The Death Of Globalization? In Fact, It Is Doing Quite Well
Tim Fernholz reviews a new book by foreign policy analyst and Tufts University professor Dan Drezner, The System Worked: How the World Stopped Another Depression, which posits that global economic governance prevented the financial system from falling into a deep Depression.
In his book, Drenzer said it is not globalization, but global governments, that have failed in erasing or limiting inequality. According to Fernholz, Drezner cites Apple’s supply chain, which led the US to send $1.9 billion to China in 2009 for iPhones alone, to keeping the global economy moving.
“Unlike in past periods, when trade failed to operate as a unifying force (before World War I, say), today’s trade isn’t just finished goods between countries: China imports 96% of the materials and components necessary to build an iPhone. That level of micro-integration arrayed interests, not just in China but in a community of countries, against cutting back on participation in the global economic system,” writes Frenholz.
Peter Hall, Chief Economist at Export Development Canada, also weighs in on the health of globalization and says reports of its death are themselves dead.
“Recession-fed neo-protectionism is a much greater concern. The world has long since concluded that the benefits of freer trade far outweigh the costs,” he writes in The Huffington Post.
Hall says the idea of globalization appeared to be on the ropes following the Great Recession when economies and nations shuttered their doors and protectionism gained popularity. While globalization survived the economic slowdown, its future will depend on the course of the recovery.
However, Hall seems unconcerned that globalization will remain alive in theory and practice.
“For multiple reasons, globalization has a gravitational pull that is hard to resist. We have likely just gone to the further reaches of an elliptical orbit that renewed growth will pull us back from. Over the coming months and years, we are likely to see the rapid dismantling of the post-crisis period’s economic Maginot lines.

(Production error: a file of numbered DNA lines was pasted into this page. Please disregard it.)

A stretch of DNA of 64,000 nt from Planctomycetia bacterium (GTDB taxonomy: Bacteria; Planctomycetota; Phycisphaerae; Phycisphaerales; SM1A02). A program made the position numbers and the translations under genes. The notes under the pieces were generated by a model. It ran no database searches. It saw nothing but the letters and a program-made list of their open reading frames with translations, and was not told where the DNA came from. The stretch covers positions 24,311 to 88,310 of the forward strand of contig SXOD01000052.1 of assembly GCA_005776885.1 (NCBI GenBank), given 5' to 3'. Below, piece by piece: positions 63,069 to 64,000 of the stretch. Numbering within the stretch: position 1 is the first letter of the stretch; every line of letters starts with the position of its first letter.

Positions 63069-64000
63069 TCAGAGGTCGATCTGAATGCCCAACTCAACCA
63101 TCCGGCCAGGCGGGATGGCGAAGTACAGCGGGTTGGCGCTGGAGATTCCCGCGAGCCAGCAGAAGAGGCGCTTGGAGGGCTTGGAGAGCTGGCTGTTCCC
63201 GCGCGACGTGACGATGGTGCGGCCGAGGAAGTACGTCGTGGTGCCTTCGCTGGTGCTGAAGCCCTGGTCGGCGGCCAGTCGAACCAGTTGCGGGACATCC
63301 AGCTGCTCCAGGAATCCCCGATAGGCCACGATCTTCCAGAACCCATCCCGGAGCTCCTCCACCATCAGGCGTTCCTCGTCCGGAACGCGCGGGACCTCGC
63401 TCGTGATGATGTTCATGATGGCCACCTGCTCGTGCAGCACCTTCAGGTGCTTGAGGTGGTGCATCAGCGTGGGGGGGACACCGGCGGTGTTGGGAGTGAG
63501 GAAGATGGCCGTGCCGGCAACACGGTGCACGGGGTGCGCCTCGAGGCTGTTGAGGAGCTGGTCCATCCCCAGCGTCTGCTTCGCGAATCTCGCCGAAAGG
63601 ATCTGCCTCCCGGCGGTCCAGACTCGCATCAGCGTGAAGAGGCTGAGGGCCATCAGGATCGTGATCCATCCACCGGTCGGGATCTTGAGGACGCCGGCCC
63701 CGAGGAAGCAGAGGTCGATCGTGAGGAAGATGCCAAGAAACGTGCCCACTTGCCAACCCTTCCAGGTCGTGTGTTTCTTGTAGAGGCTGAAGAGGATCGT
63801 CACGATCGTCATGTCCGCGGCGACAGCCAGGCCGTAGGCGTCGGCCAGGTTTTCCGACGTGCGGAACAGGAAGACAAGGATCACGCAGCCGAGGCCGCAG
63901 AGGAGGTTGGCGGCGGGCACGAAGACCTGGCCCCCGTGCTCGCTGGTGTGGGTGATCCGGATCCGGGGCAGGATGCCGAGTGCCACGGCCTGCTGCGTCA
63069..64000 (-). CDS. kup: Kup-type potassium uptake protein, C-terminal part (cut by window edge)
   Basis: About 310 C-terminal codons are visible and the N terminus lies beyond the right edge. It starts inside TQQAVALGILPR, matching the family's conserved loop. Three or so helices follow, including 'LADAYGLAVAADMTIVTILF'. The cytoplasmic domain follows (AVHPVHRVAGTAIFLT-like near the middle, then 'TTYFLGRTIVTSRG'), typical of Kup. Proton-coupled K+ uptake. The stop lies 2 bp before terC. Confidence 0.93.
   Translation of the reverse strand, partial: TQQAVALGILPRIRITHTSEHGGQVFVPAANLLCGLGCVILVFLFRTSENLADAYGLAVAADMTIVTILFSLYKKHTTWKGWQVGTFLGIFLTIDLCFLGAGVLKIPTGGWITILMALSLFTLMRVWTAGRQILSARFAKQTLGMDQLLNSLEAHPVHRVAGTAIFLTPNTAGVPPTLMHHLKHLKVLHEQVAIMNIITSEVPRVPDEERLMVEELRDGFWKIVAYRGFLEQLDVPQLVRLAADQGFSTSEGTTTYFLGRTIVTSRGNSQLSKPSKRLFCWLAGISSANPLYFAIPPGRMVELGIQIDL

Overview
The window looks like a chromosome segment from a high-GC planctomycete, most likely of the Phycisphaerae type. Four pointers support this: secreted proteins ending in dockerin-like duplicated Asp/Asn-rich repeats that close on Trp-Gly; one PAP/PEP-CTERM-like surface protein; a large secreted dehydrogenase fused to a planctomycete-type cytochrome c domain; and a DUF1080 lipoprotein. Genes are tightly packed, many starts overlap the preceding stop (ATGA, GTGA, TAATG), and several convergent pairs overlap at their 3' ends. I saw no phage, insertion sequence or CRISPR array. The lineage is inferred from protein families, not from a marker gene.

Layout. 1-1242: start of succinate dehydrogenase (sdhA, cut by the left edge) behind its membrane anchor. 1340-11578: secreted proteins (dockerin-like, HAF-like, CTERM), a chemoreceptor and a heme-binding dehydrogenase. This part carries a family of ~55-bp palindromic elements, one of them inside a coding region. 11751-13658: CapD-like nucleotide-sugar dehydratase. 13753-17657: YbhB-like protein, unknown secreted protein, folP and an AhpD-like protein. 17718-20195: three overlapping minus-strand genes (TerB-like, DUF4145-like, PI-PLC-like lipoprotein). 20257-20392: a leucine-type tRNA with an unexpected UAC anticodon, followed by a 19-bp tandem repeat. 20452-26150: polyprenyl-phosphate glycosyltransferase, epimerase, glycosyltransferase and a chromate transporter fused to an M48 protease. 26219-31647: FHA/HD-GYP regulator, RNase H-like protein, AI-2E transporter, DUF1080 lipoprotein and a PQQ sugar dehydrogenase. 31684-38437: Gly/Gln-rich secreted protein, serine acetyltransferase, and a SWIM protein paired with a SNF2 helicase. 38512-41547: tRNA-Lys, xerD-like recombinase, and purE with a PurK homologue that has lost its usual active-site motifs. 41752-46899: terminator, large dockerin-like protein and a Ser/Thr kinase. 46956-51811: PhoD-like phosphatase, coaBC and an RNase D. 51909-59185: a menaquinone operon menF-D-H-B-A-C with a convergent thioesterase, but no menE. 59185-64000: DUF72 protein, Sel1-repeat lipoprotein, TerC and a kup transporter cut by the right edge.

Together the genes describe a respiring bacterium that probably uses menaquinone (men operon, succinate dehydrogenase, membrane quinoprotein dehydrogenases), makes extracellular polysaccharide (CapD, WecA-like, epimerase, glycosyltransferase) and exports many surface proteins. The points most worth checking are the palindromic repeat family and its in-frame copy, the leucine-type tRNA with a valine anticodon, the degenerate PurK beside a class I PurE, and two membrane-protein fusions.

“The bottom line? Globalization is alive and well, and the launch of the world economy’s next growth cycle — now underway — will prove it all over again,” Hall concludes.
The recent elections in Europe were seen as a victory for those opposed to greater integration, particularly the European Union, but Andy Baker, a political scientist at the University of Colorado at Boulder, says globalization is thriving in another part of the world – Latin America.
In a guest editorial in The Washington Post, Baker contends that it is somewhat of a surprise in a region that spawned dependency theory, the neo-Marxist body of scholarly thought critical of international trade, “all evidence shows them to be surprisingly enthusiastic about globalization and incredibly forgiving of their colonial and neo-colonial tormentors.”
He points to surveys from Latinobarometro, which has interviewed nationwide samples of citizens in 18 Latin American countries almost annually since 1995, and the Pew Global Attitudes that show Latin Americans embracing globalization.
Baker, the author of “The Market and the Masses in Latin America” and “Shaping the Developing World,” counters arguments that elections in the region could be seen as anti-globalization.
“Not really. Americans and other Westerners surely flatter themselves in thinking that Latin Americans are thinking about them when they vote. Matters closer to home, such as the domestic economy, incumbent competence and corruption tend to swing Latin American elections, just as they do in the United States. The left rose much less because of voters’ wholesale rejection of globalization and more because of their desire to slow the pace of other market reforms,” he asserts.